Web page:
SAVOUR For rel­a­tively mod­est amounts up front, fine wines can de­liver ex­cel­lent re­turns when di­ver­si­fy­ing your port­fo­lio.

Robb Report (Malaysia) - - Savour - April - 2018 By WIL­LIAM KEL­LEY

At first glance, fine wine presents al­most un­lim­ited op­por­tu­ni­ties for pas­sion­ate in­vestors. While drinkers might balk at the US$3,000 (RM12,000) av­er­age price of a bot­tle of Petrus, one of Bordeaux’s great­est reds, that sum is triv­ial be­side the cost of a new Bu­gatti sports car or Patek Philippe watch.

“In the last few years, it has been the top wines from the best pro­duc­ers in great, ma­ture vin­tages that have ap­pre­ci­ated the most,” ob­serves Jamie Ritchie, head of Sotheby’s global wine busi­ness. As prices for young wines soared at the be­gin­ning of the mil­len­nium, ma­ture bot­tles in­creas­ingly looked like a com­pelling propo­si­tion.

Red Bur­gundy has led the field by a sig­nif­i­cant mar­gin, says Ritchie, as bot­tles of the re­gion’s most cov­eted es­tates have mul­ti­plied in value. This ap­pre­ci­a­tion has oc­curred with young wines as well as old. The wines of Do­maine de la Ro­ma­nee- Conti (DRC), one of the re­gion’s most pres­ti­gious ad­dresses, have wit­nessed par­tic­u­lar growth. “Even when clients with­out much knowl­edge of Bur­gundy have in­vested in DRC, it’s amaz­ing to see how well some of their pur­chases have per­formed,” notes Julien Froger, di­rec­tor of Hong Kong–based L’im­per­a­trice, a spe­cial­ist Bur­gundy im­porter. “For ex­am­ple, La Tache 2004 and 2007 (the least at­trac­tive vin­tages of the decade, thus the cheap­est) have more than dou­bled in price over the past four years. Even DRC’S Echezeaux (typ­i­cally among the least ar­dently pur­sued grand crus in the do­maine’s port­fo­lio) saw prices in­crease by nearly 50 per cent in the past year.” What ap­plies to DRC ap­plies equally to other bench­mark pro­duc­ers. The wines of Do­maine Leroy, Do­maine Ar­mand Rousseau and Do­maine Roumier have ex­pe­ri­enced

Ma­ture bot­tles in­creas­ingly looked like a com­pelling propo­si­tion.

While trends in the world of fine wine are driven by nu­mer­ous fac­tors, qual­ity and scarcity in­vari­ably top the list. Well- in­formed oenophiles will likely be eye­ing the fol­low­ing hand­ful of pro­duc­ers in the near fu­ture. sim­i­lar gains. In Hong Kong, Froger points out, bot­tles of Musigny from Leroy and Roumier now trade for the same sums as DRC’S best, hav­ing re­spec­tively tripled and dou­bled in price in just a few years.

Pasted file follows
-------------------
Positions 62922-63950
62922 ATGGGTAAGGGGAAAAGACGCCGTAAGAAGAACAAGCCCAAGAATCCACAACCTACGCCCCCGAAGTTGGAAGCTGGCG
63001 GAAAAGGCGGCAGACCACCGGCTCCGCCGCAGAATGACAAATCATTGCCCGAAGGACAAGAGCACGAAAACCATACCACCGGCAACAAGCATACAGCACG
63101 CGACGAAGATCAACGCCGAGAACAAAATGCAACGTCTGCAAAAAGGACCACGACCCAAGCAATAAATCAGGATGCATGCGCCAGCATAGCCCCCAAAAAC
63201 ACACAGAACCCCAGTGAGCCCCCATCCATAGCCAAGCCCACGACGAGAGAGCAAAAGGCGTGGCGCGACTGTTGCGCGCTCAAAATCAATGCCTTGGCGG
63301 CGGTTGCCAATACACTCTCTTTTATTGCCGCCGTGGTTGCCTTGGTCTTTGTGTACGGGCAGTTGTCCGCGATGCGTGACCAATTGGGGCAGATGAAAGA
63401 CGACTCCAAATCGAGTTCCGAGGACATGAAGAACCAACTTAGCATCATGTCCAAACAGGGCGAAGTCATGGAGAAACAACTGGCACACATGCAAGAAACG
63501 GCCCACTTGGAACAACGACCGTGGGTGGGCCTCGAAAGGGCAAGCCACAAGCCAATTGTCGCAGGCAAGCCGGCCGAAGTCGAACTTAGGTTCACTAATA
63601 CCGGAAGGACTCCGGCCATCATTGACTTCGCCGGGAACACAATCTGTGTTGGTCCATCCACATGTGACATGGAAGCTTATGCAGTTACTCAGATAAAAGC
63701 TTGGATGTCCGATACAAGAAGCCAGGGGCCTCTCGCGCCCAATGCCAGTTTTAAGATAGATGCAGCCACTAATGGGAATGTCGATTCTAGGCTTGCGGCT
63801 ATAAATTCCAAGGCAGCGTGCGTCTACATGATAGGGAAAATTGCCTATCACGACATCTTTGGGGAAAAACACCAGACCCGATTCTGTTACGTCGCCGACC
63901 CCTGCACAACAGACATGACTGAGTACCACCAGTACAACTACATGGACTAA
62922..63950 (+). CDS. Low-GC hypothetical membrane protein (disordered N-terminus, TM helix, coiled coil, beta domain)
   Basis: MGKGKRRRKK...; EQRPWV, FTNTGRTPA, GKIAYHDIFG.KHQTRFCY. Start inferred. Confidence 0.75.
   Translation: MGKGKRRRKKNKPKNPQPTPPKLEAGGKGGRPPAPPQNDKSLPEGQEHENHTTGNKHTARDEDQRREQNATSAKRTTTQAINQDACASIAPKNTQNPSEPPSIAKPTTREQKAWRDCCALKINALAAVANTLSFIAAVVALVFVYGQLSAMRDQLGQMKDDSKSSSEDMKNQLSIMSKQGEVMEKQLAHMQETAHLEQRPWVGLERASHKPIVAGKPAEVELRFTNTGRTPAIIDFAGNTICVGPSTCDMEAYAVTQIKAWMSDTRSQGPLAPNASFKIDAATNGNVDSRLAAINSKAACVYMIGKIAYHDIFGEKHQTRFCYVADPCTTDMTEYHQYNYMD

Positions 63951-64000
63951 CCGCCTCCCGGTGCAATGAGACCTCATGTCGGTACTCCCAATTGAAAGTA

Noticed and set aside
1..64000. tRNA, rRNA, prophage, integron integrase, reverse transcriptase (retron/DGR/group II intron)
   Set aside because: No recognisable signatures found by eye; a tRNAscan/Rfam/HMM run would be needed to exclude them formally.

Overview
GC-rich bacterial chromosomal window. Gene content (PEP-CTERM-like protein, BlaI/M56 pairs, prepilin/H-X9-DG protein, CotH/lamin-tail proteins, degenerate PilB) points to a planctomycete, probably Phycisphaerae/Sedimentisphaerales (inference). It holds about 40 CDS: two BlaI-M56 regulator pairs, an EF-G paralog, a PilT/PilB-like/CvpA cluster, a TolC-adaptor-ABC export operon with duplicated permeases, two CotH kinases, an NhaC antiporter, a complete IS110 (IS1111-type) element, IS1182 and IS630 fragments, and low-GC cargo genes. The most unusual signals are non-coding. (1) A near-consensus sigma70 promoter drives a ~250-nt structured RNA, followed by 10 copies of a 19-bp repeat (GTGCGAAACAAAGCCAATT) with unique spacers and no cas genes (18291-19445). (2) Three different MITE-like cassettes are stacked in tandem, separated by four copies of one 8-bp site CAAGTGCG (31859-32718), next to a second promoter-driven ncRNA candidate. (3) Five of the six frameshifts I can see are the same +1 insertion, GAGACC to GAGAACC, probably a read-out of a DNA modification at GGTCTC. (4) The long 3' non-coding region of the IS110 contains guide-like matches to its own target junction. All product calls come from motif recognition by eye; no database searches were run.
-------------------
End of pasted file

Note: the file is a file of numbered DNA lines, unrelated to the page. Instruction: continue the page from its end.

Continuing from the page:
“The list of col­lectible grow­ers has been ex­pand­ing,” says Ritchie, cit­ing Do­maines Mugneret- Gi­bourg and Robert Groffier as ex­am­ples. Froger men­tions Do­maines Syl­vain Cathiard and Ce­cile Trem­blay as two new stars; War­ren Leonard of Wash­ing­ton DC’S Wey­gandt Wines points to Do­maine Four­rier; and Pa­trick O’con­nor of London’s Fine + Rare sin­gles out Ar­naud Ente and Do­maine Bi­zot. “Buy­ers who’ve al­ready as­sem­bled sub­stan­tial cel­lars are com­ing to see pro­duc­ers such as th­ese as a key com­po­nent of their col­lec­tions,” ob­serves O’con­nor.

An­other re­gion that has wit­nessed rapid growth is Pied­mont in north­ern Italy. Ac­cord­ing to Wine Lis­ter, the re­gion’s five top brands – which in­clude pro­duc­ers Bar­tolo Mas­carello and Gi­a­como Con­terno – have been ap­pre­ci­at­ing by 26 per cent over the last two years.

Where does Bordeaux – long the dom­i­nant re­gion in the fine-wine trade in terms of both value and vol­ume – fit into this equa­tion? An­thony Maxwell, di­rec­tor of Livex, a London-based ex­change for in­vest­ment­grade wine, says: “Bordeaux was 90 per cent plus of the mar­ket a few years ago and is now circa 70 per cent.”

But if Bordeaux’s ap­pre­ci­a­tion has been slug­gish, the re­gion does seem to be re­bound­ing from the price crash that be­gan in 2011. Some pro­duc­ers have per­formed es­pe­cially strongly. Wine Lis­ter points to such ex­am­ples as Le Pin and Chateaux Figeac, while Ritchie sin­gles out Chateaux Pon­tetCanet and Mon­trose as high per­form­ers.

Oenophiles in search of op­por­tu­ni­ties are find­ing their quest a com­pli­cated one. Bur­gundy seems set to con­tinue soar­ing, but th­ese wines are dif­fi­cult to find thanks to the re­gion’s mi­nus­cule vol­ume of pro­duc­tion. DRC’S Ro­ma­nee-conti vine­yard, for ex­am­ple, yields around 5,000 bot­tles in a good year; by com­par­i­son, Bordeaux’s Chateau Lafite Roth­schild pro­duces 240,000 bot­tles in an ex­cel­lent vin­tage. “Bur­gundy will al­ways be the ul­ti­mate col­lectible, but it’s a tapped mar­ket,” says som­me­lier-turned-wine­maker Ra­jat Parr. “Re­tail­ers will only sell the top wines to good cus­tomers who sup­port their port­fo­lios across the board.”

Fur­ther com­pli­cat­ing mat­ters, re­lease prices are higher than they once were for ex- do­maine and ex- Chateau. Not long ago, a keenly priced al­lo­ca­tion of blue- chip Bur­gundies bought di­rectly from the source amounted to a li­cence to print money. But to­day, ac­cord­ing to Greg Castells, pres­i­dent of Mar­tine’s Wines: “Pro­duc­ers have caught up on pric­ing.” Castells, who im­ports the cov­eted Bur­gundies of the re­gion’s grande dame, Lalou Bize-leroy, ob­serves that for­merly un­der­val­ued wines have been rad­i­cally repo­si­tioned in the last decade in re­sponse to their bur­geon­ing mar­ket value. “The days of mak­ing a 600 per cent re­turn on a bot­tle are long gone,” he con­cludes.

Bur­gundy still of­fers op­por­tu­ni­ties for in­vest­ment. The same scarcity that makes the wines so hard to lo­cate also guar­an­tees their ap­pre­ci­a­tion. But build­ing a mean­ing­ful col­lec­tion to­day likely re­quires ex­pert ad­vice

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